Like concentricity, a measure of the center of a conductor’s location with respect to the circular cross-section of the insulation. Expressed as a percentage of displacement of one circle within the other.

Electronic Industries Association

A rubber or rubber-like material which will stretch repeatedly to 200 percent or more and return rapidly and with force to its approximate original shape.

Electrolytes process of tinning wire using pure tin.

A conductor through which a current enters or leaves a nonmetallic conductor.

Pertaining to the combined electric and magnetic fields associated with movements of electrons through conductors.

Electromagnetic Coupling
Energy transfer by means of a varying magnetic field.

Electromagnetic Field
A rapidly moving electric field and its associated moving magnetic field.

Electromagnetic Induction The
The production of a voltage in a coil due to a change in the number of magnetic lines of force (flux linkages) passing through the coil.

Electromotive Force (e.m.f.)
Pressure or voltage. The force which causes current to flow in a circuit.

The term used to indicate the application of a metallic coating on a surface by means of an electrolytic action.

Pertaining to static electricity or electricity at rest.

An increase in the length of a wire or cable caused by longitudinal tension.

Emergency Overload
Load which occurs when larger-than-normal currents are carried through a cable or wire over a certain period of time.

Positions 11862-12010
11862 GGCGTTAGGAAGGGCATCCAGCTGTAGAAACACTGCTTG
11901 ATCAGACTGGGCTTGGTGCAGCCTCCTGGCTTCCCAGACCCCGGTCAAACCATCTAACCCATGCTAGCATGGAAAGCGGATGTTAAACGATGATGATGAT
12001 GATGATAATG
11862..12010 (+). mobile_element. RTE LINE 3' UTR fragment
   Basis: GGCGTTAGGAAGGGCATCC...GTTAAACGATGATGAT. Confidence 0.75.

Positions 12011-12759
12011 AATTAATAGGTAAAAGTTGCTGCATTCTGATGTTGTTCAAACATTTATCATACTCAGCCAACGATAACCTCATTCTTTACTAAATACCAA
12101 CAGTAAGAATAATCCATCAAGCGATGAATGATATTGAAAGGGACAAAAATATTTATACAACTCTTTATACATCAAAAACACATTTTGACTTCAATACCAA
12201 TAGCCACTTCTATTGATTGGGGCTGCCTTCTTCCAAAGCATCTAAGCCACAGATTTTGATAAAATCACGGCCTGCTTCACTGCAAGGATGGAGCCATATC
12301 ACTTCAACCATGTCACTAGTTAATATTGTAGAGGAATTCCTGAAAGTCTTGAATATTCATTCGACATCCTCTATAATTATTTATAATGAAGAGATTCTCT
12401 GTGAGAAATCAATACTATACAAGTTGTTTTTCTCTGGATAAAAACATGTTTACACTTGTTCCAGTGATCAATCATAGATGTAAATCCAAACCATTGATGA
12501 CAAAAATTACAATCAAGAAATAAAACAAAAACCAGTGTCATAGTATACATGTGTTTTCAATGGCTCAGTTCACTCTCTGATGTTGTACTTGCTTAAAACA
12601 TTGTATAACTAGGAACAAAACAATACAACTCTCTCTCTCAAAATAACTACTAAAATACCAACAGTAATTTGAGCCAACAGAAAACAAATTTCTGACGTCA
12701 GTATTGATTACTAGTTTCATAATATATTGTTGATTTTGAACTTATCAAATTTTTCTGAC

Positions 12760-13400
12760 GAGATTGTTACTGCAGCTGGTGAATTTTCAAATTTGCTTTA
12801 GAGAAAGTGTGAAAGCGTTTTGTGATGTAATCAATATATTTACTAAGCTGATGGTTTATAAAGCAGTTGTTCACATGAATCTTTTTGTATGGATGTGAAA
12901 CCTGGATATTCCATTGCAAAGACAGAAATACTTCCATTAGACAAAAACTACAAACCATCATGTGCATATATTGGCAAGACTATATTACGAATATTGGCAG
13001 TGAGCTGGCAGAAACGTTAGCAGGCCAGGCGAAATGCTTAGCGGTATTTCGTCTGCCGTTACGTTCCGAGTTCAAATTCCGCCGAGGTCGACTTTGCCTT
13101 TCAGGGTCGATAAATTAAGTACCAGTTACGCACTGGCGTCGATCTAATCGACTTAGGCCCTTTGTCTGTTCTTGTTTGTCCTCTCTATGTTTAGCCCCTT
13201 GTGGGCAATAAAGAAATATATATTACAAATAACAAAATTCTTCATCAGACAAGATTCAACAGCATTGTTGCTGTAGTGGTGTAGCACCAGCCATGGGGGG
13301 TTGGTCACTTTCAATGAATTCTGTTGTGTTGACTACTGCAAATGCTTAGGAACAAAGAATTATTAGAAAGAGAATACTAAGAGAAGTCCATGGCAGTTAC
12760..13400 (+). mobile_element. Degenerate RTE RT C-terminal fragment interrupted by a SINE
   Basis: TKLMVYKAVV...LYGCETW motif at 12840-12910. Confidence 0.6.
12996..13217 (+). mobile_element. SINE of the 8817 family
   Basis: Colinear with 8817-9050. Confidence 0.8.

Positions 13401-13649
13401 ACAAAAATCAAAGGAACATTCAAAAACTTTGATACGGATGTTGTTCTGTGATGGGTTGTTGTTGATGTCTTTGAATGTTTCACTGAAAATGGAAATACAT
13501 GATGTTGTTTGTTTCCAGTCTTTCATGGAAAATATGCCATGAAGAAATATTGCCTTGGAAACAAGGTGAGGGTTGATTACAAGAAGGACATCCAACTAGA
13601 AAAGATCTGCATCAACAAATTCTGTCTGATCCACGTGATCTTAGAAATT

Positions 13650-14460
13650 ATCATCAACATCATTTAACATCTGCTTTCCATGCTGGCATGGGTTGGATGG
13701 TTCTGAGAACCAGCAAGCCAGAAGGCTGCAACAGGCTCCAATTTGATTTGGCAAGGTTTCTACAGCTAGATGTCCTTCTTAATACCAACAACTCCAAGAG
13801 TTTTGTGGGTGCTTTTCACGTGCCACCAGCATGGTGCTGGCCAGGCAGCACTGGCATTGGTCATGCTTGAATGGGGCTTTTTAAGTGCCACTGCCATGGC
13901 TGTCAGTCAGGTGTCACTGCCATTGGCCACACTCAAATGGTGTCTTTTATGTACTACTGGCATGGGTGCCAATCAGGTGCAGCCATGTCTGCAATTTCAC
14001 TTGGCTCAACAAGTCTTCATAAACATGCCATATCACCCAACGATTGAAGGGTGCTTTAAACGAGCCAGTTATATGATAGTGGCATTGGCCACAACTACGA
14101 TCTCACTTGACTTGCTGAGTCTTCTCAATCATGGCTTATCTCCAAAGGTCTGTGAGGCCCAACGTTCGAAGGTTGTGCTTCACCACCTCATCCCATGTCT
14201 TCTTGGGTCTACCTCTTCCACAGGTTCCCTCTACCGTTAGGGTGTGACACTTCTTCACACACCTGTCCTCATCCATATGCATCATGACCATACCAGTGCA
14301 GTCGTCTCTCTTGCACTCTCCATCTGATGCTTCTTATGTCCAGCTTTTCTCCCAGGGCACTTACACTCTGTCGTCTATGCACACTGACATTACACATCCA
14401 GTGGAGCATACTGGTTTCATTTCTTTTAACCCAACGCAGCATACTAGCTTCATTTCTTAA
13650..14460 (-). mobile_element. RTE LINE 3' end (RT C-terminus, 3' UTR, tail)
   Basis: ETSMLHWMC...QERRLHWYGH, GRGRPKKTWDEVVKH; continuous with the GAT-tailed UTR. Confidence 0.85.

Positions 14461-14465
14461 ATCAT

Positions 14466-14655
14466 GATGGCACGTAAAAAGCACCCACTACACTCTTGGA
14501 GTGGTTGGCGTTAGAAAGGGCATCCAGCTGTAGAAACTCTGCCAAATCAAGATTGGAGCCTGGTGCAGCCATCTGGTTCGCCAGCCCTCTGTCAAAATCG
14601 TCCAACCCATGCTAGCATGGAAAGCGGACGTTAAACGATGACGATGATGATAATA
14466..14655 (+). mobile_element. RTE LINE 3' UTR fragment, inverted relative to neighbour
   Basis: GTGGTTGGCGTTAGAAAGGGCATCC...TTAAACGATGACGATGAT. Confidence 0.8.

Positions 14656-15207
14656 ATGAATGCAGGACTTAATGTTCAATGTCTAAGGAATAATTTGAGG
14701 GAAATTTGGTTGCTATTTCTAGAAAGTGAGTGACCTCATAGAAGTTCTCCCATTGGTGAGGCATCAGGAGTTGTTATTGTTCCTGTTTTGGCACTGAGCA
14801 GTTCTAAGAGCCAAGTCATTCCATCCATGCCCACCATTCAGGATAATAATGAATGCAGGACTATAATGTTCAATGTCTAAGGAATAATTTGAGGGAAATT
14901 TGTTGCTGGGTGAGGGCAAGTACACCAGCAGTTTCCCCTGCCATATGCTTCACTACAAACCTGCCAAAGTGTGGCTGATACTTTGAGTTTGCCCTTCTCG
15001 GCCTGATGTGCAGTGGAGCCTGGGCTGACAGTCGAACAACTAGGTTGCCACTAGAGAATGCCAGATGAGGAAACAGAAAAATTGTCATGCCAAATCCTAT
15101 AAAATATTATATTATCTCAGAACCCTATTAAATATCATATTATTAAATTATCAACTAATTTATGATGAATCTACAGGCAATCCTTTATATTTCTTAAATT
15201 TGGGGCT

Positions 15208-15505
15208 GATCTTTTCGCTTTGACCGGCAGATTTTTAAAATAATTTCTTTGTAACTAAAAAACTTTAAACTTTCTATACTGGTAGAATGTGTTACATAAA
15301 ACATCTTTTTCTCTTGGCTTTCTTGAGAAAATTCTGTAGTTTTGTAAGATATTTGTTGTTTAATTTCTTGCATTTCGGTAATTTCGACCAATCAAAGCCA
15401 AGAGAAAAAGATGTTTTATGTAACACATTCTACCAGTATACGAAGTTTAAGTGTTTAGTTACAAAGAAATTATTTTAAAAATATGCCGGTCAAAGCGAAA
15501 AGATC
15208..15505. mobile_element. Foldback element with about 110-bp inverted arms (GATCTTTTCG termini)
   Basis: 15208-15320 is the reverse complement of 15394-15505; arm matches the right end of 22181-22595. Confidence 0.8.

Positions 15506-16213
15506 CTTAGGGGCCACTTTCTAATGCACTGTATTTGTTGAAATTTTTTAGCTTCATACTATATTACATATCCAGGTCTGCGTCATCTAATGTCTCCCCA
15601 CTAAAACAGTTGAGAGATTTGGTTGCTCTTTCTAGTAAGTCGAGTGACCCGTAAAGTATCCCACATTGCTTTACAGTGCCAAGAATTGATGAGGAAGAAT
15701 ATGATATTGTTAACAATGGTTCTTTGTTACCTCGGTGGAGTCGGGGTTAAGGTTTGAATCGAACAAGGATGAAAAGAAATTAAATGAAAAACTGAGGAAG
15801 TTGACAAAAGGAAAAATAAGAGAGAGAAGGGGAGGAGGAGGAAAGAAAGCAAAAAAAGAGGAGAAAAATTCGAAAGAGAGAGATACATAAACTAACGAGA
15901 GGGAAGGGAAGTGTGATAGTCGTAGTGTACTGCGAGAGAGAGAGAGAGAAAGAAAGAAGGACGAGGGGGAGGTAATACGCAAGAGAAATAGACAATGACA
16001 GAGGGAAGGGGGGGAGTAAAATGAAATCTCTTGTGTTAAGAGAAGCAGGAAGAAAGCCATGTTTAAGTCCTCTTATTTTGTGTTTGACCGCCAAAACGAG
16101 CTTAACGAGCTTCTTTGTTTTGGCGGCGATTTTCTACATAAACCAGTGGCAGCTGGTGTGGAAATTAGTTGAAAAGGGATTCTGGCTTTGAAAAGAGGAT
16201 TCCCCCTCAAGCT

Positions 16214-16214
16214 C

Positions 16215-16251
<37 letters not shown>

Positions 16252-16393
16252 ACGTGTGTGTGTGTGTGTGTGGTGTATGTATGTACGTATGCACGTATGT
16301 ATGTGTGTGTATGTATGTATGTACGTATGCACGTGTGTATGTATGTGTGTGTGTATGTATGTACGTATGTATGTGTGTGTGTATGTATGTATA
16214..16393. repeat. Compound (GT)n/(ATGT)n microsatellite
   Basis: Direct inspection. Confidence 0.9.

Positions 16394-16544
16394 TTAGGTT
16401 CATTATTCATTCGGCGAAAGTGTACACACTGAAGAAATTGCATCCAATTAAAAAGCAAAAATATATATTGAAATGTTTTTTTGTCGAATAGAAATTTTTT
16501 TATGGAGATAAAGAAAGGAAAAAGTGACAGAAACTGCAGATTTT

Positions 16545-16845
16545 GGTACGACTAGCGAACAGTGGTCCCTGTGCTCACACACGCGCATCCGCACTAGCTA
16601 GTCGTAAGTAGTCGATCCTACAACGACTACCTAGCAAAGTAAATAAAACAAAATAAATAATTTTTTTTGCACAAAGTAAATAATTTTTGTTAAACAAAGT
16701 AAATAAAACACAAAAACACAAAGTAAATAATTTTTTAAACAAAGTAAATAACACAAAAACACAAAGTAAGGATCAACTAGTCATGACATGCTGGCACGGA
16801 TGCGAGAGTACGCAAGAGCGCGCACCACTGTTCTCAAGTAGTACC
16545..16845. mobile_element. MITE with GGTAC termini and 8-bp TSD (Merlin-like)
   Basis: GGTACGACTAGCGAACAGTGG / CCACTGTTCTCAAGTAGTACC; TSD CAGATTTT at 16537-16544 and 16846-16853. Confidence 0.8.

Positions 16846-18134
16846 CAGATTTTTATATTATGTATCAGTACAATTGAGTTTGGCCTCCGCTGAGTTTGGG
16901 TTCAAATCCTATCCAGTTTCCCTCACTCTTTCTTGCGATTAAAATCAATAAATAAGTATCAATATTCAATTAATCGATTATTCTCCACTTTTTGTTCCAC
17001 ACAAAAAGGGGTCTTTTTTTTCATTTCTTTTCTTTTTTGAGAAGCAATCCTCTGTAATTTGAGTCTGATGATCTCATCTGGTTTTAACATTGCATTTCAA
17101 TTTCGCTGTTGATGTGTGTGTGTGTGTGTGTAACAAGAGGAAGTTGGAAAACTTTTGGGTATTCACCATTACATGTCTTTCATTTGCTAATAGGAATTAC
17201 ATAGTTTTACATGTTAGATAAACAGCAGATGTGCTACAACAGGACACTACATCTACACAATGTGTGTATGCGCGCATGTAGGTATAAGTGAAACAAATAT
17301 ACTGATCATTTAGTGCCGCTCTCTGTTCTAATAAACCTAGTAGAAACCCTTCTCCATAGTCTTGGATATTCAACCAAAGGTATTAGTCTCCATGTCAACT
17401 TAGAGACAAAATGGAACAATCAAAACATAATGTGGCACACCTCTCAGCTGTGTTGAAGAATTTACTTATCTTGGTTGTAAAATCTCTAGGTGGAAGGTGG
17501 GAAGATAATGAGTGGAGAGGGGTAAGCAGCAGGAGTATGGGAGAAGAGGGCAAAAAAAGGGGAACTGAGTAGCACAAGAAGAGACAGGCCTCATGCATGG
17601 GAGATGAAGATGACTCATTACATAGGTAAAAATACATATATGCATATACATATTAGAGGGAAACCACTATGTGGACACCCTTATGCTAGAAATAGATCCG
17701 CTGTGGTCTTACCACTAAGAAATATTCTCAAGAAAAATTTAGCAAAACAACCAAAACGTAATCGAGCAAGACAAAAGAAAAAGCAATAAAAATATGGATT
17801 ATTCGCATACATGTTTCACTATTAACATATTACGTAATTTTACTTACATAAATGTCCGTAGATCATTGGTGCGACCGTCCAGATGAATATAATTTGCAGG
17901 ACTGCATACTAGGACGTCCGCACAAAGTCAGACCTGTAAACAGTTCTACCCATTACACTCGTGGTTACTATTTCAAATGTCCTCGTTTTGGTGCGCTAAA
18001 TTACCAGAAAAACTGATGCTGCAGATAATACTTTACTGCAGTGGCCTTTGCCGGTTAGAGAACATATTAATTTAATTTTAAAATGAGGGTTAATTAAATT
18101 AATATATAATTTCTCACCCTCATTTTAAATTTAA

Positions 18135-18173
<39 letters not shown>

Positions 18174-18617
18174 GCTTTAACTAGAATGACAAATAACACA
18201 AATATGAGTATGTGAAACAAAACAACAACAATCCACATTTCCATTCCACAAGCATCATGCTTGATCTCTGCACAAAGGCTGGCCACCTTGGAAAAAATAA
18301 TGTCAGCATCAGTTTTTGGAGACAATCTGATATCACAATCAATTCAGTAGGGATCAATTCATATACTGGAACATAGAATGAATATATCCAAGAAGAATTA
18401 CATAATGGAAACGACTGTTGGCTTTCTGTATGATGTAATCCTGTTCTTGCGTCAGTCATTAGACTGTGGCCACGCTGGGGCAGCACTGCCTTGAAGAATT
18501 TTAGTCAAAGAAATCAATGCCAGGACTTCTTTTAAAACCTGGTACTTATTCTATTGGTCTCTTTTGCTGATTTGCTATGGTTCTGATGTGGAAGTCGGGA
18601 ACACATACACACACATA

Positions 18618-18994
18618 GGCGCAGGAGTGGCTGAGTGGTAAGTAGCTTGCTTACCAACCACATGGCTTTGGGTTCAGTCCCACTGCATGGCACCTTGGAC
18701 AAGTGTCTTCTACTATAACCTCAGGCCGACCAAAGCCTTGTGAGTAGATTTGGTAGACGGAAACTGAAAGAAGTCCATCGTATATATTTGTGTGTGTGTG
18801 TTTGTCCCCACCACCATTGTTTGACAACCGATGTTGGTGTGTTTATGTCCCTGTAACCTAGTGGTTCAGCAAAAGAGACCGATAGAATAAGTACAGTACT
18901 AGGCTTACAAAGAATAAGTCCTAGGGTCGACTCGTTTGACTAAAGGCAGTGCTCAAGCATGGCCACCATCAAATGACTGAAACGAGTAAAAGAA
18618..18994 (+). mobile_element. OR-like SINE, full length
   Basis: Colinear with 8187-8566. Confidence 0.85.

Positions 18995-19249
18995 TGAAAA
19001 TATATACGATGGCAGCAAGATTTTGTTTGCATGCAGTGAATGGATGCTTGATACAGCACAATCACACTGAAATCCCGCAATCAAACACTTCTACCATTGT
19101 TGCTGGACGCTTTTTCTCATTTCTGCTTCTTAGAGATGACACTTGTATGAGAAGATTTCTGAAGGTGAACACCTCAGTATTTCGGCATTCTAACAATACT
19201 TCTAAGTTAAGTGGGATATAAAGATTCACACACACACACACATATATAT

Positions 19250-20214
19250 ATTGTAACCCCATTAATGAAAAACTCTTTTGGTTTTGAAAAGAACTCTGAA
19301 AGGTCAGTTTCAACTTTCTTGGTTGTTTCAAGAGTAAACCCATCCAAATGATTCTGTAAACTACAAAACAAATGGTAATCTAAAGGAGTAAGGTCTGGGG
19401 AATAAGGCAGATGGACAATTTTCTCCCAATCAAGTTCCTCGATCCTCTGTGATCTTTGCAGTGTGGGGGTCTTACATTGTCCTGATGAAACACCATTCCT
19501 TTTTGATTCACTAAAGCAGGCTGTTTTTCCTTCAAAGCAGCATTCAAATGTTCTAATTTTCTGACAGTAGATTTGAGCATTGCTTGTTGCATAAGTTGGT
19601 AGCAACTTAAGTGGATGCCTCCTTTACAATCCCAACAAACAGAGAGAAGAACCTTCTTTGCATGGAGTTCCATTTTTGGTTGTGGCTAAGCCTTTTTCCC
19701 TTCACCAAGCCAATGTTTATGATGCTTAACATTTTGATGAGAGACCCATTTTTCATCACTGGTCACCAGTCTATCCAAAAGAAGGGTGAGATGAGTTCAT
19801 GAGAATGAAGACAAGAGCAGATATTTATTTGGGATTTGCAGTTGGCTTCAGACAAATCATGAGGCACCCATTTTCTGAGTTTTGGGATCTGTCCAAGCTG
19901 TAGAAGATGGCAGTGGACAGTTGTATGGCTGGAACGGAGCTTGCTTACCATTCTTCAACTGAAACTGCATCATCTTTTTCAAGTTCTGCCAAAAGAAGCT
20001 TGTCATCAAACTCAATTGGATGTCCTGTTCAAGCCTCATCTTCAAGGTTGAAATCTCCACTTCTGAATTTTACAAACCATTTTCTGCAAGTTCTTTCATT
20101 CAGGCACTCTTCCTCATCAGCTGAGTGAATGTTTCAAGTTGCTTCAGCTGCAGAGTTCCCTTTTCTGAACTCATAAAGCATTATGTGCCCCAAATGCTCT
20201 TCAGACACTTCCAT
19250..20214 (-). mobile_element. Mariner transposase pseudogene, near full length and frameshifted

Electromagnetic interference.

Enameled Wire
A conductor with a baked-on enamel film insulation. In addition to magnet wire, enameled insulation is used on thermocouple-type wires and other wires.

The number of wires or threads on a braider carrier.

To apply rated voltage to a circuit or device in order to activate it.

Ethylene-Propylene-Diene Monomer rubber

Ethylene-Propylene Rubber.

More than one layer of helically-laid wires with the direction of lay reversed for successive layers, but with the length of lay the same for each layer.

Etched Wire
A process applied to fluoroplastic wire in which the wire is passed through a sodium bath to create a rough surface to allow epoxy resin to bond the fluoroplastic.

Ethylene tetrafluoroethylene. An alternating copolymer consisting of ethylene and tetrafluoroethylene segments. High impact resistance with useful mechanical properties up to 200°C.

Ethylene Copolymers (Non-Halogen)
An insulation material that combines attributes of polyethylene and polypropylene to provide a high level of flame resistance and low smoke production.